As Gujral writes, “Following [Kundan Lal’s] employer’s request to serve him something light and not greasy, a novel idea struck him. He marinated chicken with some yogurt and spices and lowered it into the hot clay oven, the tandoor, by piercing an iron wire into the marinated bird. (There were no skewers, as in those days the tandoor was only used to bake breads like naan, paratha, and roti.) What came out was a tandoori chicken, and the rest is history.” In the process of creating tandoori chicken, simply by using an oven traditionally used for bread to cook meat, Kundan Lal created the entire category of tandoori cooking, which Gujral suggests is the equivalent of creating an entire cuisine.
It’s hard to quibble with that argument since nonbread foods cooked in a tandoor all share one common attribute: namely a spiced yogurt coating designed to prevent the food being cooked from drying out, which chars a fair amount in the extreme high heat of a tandoor. That combination of flavors defines what Gujral calls a cuisine, and it’s also a defining element of the butter chicken I remember eating as a child.
To confirm this, I trekked up to the Moti Mahal outpost on the Upper East Side of Manhattan. I ordered the murgh makhani and some naan, plus an order of the dal makhani just because it’s so good. The butter chicken was a little more tart than I remembered it, as was the dal, and that’s either because my memory is bad, the franchise recipe has changed, or because of differences in the kinds of tomatoes available in India versus the United States. But the dairy-enriched sauce had definite notes of brown cardamom and fenugreek leaves, so I’d gotten that much right, at least, and the chicken, while a little softer than the chicken in the butter chicken of my memory, had tell-tale char marks that lent a smoky yogurt tanginess to the sauce.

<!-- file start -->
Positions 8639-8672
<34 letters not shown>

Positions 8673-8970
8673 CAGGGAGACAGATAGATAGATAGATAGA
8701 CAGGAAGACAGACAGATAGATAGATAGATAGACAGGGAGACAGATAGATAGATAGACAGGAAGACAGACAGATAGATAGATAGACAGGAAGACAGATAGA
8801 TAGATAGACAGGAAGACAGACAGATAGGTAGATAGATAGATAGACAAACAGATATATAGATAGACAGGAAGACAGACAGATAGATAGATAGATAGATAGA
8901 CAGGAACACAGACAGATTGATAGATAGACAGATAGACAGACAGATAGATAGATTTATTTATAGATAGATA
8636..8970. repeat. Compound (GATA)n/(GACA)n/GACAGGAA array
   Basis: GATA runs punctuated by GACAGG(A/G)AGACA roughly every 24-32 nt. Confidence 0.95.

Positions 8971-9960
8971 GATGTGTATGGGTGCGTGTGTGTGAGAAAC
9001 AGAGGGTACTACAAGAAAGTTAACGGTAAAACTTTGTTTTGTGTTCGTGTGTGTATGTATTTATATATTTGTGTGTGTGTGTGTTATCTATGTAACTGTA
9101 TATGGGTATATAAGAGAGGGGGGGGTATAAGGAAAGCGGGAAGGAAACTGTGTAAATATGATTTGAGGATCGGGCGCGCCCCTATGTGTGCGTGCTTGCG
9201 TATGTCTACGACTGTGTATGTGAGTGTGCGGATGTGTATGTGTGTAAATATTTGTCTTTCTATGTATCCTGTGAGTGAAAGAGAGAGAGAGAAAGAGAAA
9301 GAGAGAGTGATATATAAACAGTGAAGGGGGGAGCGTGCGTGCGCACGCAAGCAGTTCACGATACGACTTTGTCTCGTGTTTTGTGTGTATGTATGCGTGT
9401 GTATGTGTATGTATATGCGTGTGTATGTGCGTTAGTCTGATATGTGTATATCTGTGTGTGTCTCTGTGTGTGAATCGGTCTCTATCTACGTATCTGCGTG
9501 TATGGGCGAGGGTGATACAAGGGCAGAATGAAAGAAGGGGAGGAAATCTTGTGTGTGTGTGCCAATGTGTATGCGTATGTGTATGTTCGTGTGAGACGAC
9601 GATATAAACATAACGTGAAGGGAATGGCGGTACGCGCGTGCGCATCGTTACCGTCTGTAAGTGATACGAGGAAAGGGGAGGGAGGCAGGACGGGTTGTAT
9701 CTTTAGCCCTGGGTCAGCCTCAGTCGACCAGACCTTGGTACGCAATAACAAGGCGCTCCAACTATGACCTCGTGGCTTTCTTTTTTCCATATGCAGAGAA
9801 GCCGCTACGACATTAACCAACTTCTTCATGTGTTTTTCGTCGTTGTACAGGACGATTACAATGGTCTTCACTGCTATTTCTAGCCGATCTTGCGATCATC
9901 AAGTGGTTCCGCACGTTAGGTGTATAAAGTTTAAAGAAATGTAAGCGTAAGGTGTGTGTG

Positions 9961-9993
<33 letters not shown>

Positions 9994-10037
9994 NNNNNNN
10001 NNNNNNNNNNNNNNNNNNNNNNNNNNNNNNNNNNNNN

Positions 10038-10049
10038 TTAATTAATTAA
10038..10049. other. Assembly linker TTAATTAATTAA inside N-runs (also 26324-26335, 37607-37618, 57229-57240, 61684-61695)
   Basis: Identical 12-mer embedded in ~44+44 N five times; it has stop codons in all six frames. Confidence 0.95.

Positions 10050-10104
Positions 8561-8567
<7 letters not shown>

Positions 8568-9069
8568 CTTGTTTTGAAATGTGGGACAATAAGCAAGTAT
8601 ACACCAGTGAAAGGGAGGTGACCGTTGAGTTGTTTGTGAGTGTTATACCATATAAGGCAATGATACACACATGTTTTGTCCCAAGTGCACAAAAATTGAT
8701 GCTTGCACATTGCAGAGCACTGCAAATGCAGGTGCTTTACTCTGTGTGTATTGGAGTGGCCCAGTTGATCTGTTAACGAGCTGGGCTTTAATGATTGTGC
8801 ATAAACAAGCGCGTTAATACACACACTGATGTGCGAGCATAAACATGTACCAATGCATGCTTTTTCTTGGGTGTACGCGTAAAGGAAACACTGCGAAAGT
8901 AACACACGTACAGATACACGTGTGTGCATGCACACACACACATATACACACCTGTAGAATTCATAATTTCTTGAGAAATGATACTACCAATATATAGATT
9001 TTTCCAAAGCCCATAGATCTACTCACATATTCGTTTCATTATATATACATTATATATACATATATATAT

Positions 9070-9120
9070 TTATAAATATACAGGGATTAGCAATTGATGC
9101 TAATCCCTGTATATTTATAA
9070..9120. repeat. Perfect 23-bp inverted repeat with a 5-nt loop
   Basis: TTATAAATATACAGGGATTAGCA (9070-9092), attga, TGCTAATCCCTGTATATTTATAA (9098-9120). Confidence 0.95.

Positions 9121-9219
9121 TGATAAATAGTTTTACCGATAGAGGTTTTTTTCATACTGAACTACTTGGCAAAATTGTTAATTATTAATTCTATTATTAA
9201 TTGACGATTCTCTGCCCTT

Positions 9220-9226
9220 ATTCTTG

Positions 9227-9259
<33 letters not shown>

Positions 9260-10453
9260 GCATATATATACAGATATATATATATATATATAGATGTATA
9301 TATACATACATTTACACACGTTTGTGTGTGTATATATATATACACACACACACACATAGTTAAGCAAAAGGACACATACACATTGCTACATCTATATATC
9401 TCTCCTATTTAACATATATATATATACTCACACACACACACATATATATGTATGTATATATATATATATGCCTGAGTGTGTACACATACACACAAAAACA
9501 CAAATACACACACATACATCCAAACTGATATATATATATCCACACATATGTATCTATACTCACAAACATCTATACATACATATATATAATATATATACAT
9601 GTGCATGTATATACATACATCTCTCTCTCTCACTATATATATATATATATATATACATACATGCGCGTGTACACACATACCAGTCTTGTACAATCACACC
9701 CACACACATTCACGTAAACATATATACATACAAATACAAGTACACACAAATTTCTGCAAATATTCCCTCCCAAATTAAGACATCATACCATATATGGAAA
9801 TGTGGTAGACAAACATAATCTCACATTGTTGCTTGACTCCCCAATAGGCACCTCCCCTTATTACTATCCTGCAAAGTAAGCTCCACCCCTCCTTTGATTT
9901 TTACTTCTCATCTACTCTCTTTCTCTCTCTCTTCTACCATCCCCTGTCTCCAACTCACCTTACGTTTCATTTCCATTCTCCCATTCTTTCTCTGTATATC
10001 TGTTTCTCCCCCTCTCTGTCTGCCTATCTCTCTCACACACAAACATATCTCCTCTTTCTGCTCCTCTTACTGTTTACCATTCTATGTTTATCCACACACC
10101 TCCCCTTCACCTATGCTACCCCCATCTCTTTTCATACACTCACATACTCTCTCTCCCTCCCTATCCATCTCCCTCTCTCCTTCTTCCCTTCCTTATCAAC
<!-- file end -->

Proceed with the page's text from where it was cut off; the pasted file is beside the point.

I ended up developing a pressure cooker recipe for butter chicken that incorporates those flavors, but as I went through the process, I came to appreciate Dr. Pitre’s recipe for Instant Pot butter chicken even more. It doesn’t have some of the hallmarks of what I consider butter chicken, sure, but it seems to me to be an almost perfect recipe. Pitre sets out a few limiting parameters, like an unwillingness to marinate the chicken or cook it separately, and then designs a recipe that produces a very tasty dish that’s close to the original while working within those limits. For example, instead of getting smoky flavor from charring the chicken, she opts for smoked paprika, which I think is a pretty inspired substitution.
The result is a dish that comes together quickly and hits all the main butter chicken points: tender chicken, nicely spiced tomato-based sauce, enough salt to contend with the relatively heavy dose of dairy at the end.
My recipe requires a little more effort, and I believe the result rewards that effort, but the two dishes are essentially the same, which reminds me of another bit of Gujral’s book, where he goes on a little rant about chicken tikka masala. “The fact still remains,” he writes, “that [chicken tikka masala] is out and out a derivative of the tandoori chicken and butter gravy made in Moti Mahal.”
No matter where you are in the world, no matter which restaurant you order it from or which recipe you follow to make it, the butter chicken you’re eating is just another riff on Kundan Lal Gujral’s incredible creation.